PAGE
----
The formation of iron phosphide Fe2P resulting from the reduction of phosphate radicals with iron nanoparticles occurs only at higher temperatures (above 600º C). Below this temperature iron can be oxidized with oxygen residues. Consequently, the exposure time of the reaction mixture at low temperatures should be as short as possible, therefore high rates of the furnace heating up to the optimum reaction temperature are essential. The results of a thermal analysis for the reaction mixtures yielded a temperature of 800º C for 10 h as the optimum synthesis conditions (Ojczyk et al., 2007).
On the basis of the obtained results of thermal analysis and synthetic route trials, it can be concluded that a thin layer of Fe2P can be formed only when the appropriate conditions of the synthesis process are satisfied:
The products of the reaction (H2O) can be carried away properly from the reactor at the volume flow rate (F v ) of the carrying gas (Ar = 99.999%, O2 <0.0005%) being at least: F v = 20V react /tfor 1 g of the reagents batch
where: F v — volume flow rate [cm3 min-1]; V react — the pipe flow reactor volume [cm3]; t — time =60 minutes, both at the initial stage of the decomposition (350º C) and the main high-temperature reaction (800º C),
Linear rate of carrying gas over the reagents should be at least 0.5 cm s-1; this would prevent secondary reactions (iron oxidation)
Milling the substrates in a ball mill prior to the reaction ensures an appropriate dispersion of the substrates
A high heating rate (β= 10º min-1), ensuring the maximum concentration of the reductive agent at the optimal temperature of the re action (800º C).
6. Carbon composite electrode materials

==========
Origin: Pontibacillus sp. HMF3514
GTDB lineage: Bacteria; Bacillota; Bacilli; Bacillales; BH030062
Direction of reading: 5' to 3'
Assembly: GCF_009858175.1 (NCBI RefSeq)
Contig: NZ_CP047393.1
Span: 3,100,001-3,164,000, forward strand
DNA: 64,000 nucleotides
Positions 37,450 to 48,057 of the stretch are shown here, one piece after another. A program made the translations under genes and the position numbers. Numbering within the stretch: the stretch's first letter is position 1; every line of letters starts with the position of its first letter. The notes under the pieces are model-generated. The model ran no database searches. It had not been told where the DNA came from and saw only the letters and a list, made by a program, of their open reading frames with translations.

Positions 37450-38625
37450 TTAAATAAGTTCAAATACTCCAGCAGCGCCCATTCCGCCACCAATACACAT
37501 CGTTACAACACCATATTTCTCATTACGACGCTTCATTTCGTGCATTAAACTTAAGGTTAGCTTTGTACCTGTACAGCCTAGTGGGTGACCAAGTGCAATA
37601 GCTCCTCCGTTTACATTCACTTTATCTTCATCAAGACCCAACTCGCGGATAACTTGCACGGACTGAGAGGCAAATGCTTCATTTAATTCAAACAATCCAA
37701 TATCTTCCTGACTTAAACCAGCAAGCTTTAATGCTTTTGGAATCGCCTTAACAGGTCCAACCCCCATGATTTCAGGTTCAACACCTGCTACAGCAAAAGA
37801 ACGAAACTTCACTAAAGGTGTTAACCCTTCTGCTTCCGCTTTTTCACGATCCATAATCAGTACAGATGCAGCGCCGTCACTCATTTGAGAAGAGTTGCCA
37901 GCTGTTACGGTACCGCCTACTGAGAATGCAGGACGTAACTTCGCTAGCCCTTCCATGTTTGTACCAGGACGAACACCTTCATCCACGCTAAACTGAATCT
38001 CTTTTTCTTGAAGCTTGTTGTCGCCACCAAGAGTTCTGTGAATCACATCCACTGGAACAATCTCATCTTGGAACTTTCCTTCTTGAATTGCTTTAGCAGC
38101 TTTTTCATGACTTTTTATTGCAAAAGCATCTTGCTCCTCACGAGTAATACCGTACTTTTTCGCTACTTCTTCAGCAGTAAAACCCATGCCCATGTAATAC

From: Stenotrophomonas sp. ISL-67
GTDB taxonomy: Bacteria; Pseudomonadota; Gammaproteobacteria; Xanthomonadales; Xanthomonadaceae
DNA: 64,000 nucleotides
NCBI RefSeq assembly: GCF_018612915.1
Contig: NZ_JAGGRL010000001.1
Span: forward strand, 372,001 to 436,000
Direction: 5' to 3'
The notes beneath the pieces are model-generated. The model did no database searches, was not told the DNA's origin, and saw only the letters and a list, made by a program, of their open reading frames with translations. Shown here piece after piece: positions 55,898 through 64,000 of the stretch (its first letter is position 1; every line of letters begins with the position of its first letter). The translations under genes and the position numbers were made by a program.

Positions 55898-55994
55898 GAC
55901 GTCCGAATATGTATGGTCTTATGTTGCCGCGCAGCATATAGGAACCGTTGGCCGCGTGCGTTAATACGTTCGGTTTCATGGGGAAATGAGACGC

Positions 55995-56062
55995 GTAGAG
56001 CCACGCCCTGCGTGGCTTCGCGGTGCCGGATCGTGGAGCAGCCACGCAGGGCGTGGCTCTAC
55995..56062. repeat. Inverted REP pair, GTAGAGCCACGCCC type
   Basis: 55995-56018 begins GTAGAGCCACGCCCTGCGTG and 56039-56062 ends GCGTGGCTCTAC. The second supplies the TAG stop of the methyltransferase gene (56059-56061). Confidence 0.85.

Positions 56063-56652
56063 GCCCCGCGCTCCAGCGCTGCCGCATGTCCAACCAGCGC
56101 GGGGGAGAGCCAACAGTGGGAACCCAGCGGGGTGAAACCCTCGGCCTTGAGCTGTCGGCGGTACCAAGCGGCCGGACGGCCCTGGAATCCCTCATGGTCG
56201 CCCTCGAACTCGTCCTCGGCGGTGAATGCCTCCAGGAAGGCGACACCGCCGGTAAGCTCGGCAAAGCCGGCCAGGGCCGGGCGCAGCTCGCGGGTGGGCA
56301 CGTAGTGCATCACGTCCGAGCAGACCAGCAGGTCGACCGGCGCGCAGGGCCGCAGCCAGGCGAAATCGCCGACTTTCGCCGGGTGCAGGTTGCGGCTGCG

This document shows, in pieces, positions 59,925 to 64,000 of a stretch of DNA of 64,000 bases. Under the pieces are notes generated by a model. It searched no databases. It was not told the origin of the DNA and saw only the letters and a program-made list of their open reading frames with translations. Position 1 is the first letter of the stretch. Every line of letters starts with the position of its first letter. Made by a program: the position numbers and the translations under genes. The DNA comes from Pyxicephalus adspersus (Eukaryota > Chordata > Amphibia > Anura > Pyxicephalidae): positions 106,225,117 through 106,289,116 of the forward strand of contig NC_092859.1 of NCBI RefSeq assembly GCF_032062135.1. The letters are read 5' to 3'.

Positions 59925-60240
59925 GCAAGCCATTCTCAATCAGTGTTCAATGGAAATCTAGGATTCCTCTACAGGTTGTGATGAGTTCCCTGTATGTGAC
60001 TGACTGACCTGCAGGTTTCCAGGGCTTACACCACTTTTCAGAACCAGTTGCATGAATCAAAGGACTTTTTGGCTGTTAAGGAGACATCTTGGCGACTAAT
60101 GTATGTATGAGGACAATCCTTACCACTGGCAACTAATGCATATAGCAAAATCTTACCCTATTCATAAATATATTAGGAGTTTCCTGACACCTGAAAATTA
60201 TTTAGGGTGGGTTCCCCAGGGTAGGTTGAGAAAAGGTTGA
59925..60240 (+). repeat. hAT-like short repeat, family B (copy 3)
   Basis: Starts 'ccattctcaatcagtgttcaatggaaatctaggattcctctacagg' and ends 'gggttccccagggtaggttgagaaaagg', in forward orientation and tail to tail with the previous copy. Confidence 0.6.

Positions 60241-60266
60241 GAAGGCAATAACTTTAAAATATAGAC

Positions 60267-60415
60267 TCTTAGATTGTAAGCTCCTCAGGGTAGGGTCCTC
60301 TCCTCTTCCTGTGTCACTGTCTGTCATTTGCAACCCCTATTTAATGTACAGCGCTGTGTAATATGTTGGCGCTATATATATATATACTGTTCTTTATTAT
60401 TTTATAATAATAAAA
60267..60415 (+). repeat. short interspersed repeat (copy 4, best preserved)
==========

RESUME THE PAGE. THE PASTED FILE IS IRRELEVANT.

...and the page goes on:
The high performance lithium ion batteries need electrode (cathode and anode) materials showing high ionic and electronic conductivities as well as high chemical stability, as it was mentioned above. Currently, the standard composite cathodes used in Li-ion cells are prepared as physical mixture of powders (active material, carbon and binder) (Tarascon& Armand, 2001). Higher performances of cathode as well as anode materials may be achieved by lowering the size of active material grains. Nanosized grains reveal better electrochemical properties and also lower chemical stability towards electrolyte (Armand &Tarascon, 2008). The latest may provide dangerous and uncontrolled self ignition of a cells. Coating of active material by conductive carbon layer (CCL) increase the chemical stability and safety of the composite cathode (M. Molenda et al., 2008). There are many reports on the improvement of electrochemical performance of electrode materials for lithium-ion batteries using carbon coatings (Armand &Tarascon, 2008; Cushing &Goodenough, 2002; Kim et al., 2008; Lin et al., 2008; Kim, et al., 2008; Fey et al., 2008; Choi et al., 2008; Guo et al., 2009; Hassoun et al., 2008). The compounds reported for the coating formation include carboxylic acids (Lin et al., 2008), poly-alcohols (Guo et al., 2009), resins (Cushing &Goodenough, 2002; He et al., 2007) and sugars (Kim et al., 2008). To form the carbon coating, the compounds were deposited on the electrode material grains and pyrolysed, from which carbon layers resulted. However, the morphology of these layers was not discussed in detail. Characteristic of the carbon coatings deposited on electrodes is that they can react with the electrolyte thereby giving rise to the formation SEI or of passive insulating layers. The carbon coatings formed as carbon matrixes are applied in silica, tin or antimony based high capacity anode composites (Ng et al., 2007; He et al., 2007; Trifonova et al., 2008; Li & Li, 2008; Hassoun et al., 2008). In such the composites the carbon layers act as conducting and stress buffering agent compensating a volume changes during lithium insertion-deinsertion from active material, avoiding lost of electrical contact in the composite. However, high capacity electrodes requires a nano-sized grains of active materials which reveal high chemical reactivity thus it makes difficult the composites preparation. A novel method of preparation of conductive carbon layers with controlled morphology on fine particle powders, based on direct polymer deposition, has been developed by M. Molenda et al. (M. Molenda et al., 2007, 2008, 2010).